• As the signal-line driver circuits 4503 a and 4503 b and the scan-line driver circuits 4504 a and 4504 b, a driver circuit formed using a single crystal semiconductor or a polycrystalline semiconductor may be mounted. Alternatively, only the signal line-driver circuits or part thereof, or only the scan-line driver circuits or part thereof may be separately formed and mounted. This embodiment is not limited to the structure illustrated in FIGS. 7A and 7B.
  • Through the steps described above, a highly reliable light-emitting display device (display panel) can be manufactured.
  • Note that this embodiment can be freely combined with any of the other embodiments.
  • EMBODIMENT 7
  • A display device disclosed in this specification can be applied to a variety of electronic devices (including an amusement machine). Examples of electronic devices are a television set (also referred to as a television or a television receiver), a monitor of a computer or the like, a camera such as a digital camera or a digital video camera, a digital photo frame, a cellular phone (also referred to as a mobile phone or a cellular phone set), a portable game console, a portable information terminal, an audio reproducing device, a large-sized game machine such as a pachinko machine, and the like.
  • FIG. 8A illustrates an example of a cellular phone. The cellular phone 1100 is provided with a display portion 1102 incorporated in a housing 1101, an operation button 1103, an external connection port 1104, a speaker 1105, a microphone 1106, and the like.
  • When the display portion 1102 of the cellular phone 1100 is touched with a finger or the like, data can be inputted into the cellular phone 1100. Further, operations such as making calls, composing mails, or the like can be performed by touching the display portion 1102 with a finger or the like.
  • There are mainly three screen modes of the display portion 1102. The first mode is a display mode mainly for displaying images. The second mode is an input mode mainly for inputting data such as text. The third mode is a display-and-input mode, which is a combination of the two modes, i.e. a combination of the display mode and the input mode.
  • For example, in the case where a call is made or a mail is composed, a text input mode mainly for inputting text is selected for the display portion 1102 so that text displayed on a screen can be inputted. In that case, it is preferable to display a keyboard or number buttons on almost all area of the screen of the display portion 1102.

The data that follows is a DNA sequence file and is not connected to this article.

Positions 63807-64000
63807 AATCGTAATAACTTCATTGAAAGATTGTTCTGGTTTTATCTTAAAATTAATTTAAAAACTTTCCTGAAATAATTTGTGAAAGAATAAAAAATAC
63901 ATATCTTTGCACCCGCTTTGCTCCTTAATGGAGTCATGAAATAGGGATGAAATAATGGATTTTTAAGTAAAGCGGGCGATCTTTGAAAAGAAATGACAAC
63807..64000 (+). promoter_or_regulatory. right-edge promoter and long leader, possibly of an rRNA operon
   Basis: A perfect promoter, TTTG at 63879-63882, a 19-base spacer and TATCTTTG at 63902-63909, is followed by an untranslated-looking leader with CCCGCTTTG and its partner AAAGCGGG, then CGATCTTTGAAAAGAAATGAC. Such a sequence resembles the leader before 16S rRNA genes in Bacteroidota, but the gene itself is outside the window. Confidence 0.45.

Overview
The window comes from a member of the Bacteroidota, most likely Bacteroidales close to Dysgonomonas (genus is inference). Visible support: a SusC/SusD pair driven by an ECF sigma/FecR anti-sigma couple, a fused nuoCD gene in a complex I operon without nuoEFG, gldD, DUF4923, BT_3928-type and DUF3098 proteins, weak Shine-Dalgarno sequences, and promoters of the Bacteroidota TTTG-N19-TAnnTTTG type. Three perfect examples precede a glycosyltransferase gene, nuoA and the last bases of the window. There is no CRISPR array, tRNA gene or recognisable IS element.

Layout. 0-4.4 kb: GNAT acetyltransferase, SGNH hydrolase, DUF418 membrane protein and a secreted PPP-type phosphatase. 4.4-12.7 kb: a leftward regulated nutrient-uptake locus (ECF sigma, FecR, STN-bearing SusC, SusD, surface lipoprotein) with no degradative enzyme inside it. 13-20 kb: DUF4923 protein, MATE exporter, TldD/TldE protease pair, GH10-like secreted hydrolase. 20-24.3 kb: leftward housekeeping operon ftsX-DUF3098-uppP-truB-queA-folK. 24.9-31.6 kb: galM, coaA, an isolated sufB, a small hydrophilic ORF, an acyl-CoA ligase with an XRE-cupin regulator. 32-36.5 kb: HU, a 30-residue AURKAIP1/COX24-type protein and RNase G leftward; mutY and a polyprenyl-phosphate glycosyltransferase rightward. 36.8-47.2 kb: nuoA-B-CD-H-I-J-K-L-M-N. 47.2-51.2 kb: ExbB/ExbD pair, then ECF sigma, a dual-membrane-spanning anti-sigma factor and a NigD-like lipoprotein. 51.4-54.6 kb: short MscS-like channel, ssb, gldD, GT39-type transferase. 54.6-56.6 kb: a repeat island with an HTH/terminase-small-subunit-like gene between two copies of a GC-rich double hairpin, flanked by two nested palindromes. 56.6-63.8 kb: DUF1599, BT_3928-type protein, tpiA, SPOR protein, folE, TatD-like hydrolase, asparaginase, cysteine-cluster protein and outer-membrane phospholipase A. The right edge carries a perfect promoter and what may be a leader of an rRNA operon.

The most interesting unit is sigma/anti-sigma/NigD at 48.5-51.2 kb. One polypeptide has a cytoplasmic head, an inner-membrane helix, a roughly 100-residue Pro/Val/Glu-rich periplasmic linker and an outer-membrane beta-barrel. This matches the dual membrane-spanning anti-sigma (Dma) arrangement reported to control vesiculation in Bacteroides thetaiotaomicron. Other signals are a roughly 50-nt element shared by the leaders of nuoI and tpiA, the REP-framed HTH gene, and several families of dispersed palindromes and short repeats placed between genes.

• When a detection device including a sensor for detecting inclination, such as a gyroscope or an acceleration sensor, is provided inside the cellular phone 1100, display non the screen of the display portion 1102 can be automatically switched by determining the direction of the cellular phone 1100 (whether the cellular phone 1100 is placed horizontally or vertically for a landscape mode or a portrait mode).
  • The screen modes are switched by touching the display portion 1102 or operating the operation button 1103 of the housing 1101. Alternatively, the screen modes may be switched depending on the kind of the image displayed on the display portion 1102. For example, when a signal of an image displayed on the display portion is a signal of moving image data, the screen mode is switched to the display mode. When the signal is a signal of text data, the screen mode is switched to the input mode.
  • Further, in the input mode, when input by touching the display portion 1102 is not performed for a certain period while a signal detected by the optical sensor in the display portion 1102 is detected, the screen mode may be controlled so as to be switched from the input mode to the display mode.
  • The display portion 1102 can also function as an image sensor. For example, an image of a palm print, a fingerprint, or the like is taken when the display portion 1102 is touched with a palm or a finger, whereby personal identification can be performed. Further, by providing a backlight or a sensing light source which emits a near-infrared light in the display portion, an image of a finger vein, a palm vein, or the like can be taken.
  • FIG. 8B also illustrates an example of a cellular phone. A portable information terminal whose example is illustrated in FIG. 8B can have a plurality of functions. For example, in addition to a telephone function, such a portable information terminal can have a function of processing a variety of data by incorporating a computer.